Modernism, Postmodernism & Contemporaneity

The rise of modern romance literatures, like the rise of Europe’s centralizing nation-states and their colonial projects in Africa, Asia, and the Americas, unfolded simultaneously with the development of modern science and technology as well as the gradual articulation of a secular culture of so-called “universal values.”  The age of the great European migrations to other continents slowly gave way to the counter-migrations of indigenous and postcolonial communities back to the metropolis.  In the contemporary period, the new transoceanic space composed of multiple centers and peripheries has witnessed the flourishing of artists who variously call themselves “diasporic,” “transnational,” “cosmopolitan,” and “postnational” – or else uphold the claims of emergent nation-states or sub-state nations – and who have created some of the finest works of the imagination studied at Duke and elsewhere.

These conflicted and multifarious versions of modernity are in keeping with Duke’s mission to foster teaching and scholarship that remain positioned at the symbolic (and geographical) frontiers of knowledge.  The Department takes seriously Néstor García Canclini’s injunction that we theorize the history of modern Eurocentric cultures as a “sinuous process” in which discrepancies in the degree of cultural modernization found among discrete locations express the socio-economic heterogeneity produced along ethnic, gender, and class lines.  But it also takes seriously Dipesh Chrakrabarty’s claim that each European nation-state which participated in the colonization of Africa, Asia, and the Americas shows at its core the same internal inconsistencies that we see between metropolitan centers and colonial peripheries.  These differences are studied by our faculty by looking at a myriad representations and counter-representations that span print, visual, and digital media.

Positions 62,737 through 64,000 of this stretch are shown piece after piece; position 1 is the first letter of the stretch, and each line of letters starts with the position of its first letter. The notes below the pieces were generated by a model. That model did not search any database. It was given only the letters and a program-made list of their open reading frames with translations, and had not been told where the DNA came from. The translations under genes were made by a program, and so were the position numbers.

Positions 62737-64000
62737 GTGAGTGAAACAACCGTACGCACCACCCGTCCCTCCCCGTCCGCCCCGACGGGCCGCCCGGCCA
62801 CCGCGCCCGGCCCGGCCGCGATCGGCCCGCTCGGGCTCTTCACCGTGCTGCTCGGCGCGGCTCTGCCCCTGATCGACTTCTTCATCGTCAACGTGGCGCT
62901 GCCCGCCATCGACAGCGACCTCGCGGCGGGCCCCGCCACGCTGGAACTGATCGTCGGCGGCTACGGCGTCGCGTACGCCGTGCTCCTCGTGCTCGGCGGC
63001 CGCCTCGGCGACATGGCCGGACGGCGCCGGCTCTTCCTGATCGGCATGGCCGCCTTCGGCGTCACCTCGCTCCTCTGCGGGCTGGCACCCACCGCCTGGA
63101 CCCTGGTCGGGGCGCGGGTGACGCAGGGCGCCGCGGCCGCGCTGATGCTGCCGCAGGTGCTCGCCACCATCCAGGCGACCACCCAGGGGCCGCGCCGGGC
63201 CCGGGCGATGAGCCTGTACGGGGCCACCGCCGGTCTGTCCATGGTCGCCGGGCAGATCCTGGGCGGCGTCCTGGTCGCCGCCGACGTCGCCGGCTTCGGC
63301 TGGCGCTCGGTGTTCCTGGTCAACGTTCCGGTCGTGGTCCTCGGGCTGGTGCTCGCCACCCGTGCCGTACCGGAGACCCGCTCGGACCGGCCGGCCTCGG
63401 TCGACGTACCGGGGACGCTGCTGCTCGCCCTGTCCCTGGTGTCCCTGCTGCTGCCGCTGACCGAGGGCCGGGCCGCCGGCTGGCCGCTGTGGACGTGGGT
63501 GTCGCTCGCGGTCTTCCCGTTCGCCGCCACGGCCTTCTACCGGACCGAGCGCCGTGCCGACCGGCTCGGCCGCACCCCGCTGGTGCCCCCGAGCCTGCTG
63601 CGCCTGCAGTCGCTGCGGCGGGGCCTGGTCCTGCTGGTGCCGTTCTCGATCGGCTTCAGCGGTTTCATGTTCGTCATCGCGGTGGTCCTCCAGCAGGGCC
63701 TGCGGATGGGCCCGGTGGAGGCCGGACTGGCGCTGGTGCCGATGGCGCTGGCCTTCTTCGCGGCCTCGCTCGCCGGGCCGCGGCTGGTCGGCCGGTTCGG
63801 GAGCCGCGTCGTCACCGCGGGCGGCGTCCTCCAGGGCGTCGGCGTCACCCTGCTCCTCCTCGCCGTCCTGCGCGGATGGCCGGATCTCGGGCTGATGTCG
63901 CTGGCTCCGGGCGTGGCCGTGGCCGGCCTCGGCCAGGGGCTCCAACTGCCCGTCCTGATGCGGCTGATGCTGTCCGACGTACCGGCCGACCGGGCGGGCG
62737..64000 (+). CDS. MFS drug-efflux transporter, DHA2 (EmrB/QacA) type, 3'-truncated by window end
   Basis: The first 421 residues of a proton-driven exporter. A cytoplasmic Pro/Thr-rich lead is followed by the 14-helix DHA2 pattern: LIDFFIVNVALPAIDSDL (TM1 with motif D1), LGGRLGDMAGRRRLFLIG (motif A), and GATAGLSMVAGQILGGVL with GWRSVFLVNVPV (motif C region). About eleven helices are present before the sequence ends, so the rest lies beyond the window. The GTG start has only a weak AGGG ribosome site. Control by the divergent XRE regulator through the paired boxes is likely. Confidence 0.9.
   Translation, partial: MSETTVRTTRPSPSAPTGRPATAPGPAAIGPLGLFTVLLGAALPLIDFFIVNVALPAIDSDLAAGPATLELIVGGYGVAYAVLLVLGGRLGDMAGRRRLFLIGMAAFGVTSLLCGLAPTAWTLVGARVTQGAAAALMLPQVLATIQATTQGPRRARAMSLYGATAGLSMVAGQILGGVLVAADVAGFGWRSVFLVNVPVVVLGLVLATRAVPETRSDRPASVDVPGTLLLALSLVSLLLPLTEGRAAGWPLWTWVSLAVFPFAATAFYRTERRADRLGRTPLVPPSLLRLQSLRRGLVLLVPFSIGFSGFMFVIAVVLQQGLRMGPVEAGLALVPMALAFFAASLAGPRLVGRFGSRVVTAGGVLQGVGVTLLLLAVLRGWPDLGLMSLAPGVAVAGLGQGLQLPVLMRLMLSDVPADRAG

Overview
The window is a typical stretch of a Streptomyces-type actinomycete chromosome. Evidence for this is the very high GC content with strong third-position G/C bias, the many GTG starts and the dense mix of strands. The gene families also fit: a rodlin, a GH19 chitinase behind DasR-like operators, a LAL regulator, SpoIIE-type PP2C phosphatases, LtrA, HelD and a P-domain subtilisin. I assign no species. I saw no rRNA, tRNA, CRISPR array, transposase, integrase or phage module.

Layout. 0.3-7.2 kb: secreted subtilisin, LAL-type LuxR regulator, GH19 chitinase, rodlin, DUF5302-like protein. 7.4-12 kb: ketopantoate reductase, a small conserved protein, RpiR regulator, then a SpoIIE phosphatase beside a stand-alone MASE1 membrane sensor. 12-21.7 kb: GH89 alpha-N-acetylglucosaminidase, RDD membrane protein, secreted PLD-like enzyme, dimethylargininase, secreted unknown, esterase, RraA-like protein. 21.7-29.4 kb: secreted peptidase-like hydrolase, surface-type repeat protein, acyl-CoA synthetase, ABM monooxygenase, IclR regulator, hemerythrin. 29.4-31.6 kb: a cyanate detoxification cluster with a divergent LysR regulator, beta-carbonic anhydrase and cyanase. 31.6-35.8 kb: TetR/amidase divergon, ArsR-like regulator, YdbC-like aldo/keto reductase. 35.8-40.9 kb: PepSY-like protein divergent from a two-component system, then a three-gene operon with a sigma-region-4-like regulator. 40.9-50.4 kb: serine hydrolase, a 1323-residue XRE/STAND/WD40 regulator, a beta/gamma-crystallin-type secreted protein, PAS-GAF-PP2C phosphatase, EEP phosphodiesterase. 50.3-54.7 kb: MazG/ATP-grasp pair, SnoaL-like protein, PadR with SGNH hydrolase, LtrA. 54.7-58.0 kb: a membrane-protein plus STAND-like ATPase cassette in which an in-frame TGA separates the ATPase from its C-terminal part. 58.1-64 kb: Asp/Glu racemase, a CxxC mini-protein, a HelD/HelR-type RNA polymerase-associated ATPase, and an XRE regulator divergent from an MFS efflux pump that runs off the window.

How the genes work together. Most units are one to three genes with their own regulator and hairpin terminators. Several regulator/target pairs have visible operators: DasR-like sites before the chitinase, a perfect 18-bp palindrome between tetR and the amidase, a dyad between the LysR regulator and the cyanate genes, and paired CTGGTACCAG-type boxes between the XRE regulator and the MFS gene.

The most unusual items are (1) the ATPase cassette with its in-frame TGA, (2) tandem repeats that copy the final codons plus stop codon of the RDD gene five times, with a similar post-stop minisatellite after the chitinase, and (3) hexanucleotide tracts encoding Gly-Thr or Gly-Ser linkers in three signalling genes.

Very few other programs in the U.S. – indeed in the world – have implemented curricula in which a broad cross-section of European and non-European modernities are showcased year in and year out.  Thus, in the study of modern and contemporary Italian literature and culture at Duke, attention to the industrialized north and its connections to avant-garde movements is complemented by the presentation of ongoing debates around the “southern question.”  Here one can also study the rise of Spain’s plurinational literatures as a belated response to the loss of Latin American markets in the nineteenth century, or follow globalization’s fostering of both international networks of solidarity among indigenous groups and the transnational circulation of capital in what has been called Spain’s Second Conquest of Latin American markets.  Finally, one may find courses that trace the mutations of social practices and multiculturalist platforms (such as the recent littérature-monde manifesto) in la France métropolitaine vis-à-vis its ultra-peripheral Caribbean departments and former colonies.  The cumulative picture that emerges from these multiple engagements attests to the versatility or our faculty and the capaciousness of Romance Studies.

 

Esther Leah Gabara, E. Blake Byrne Associate Professor of Romance Studies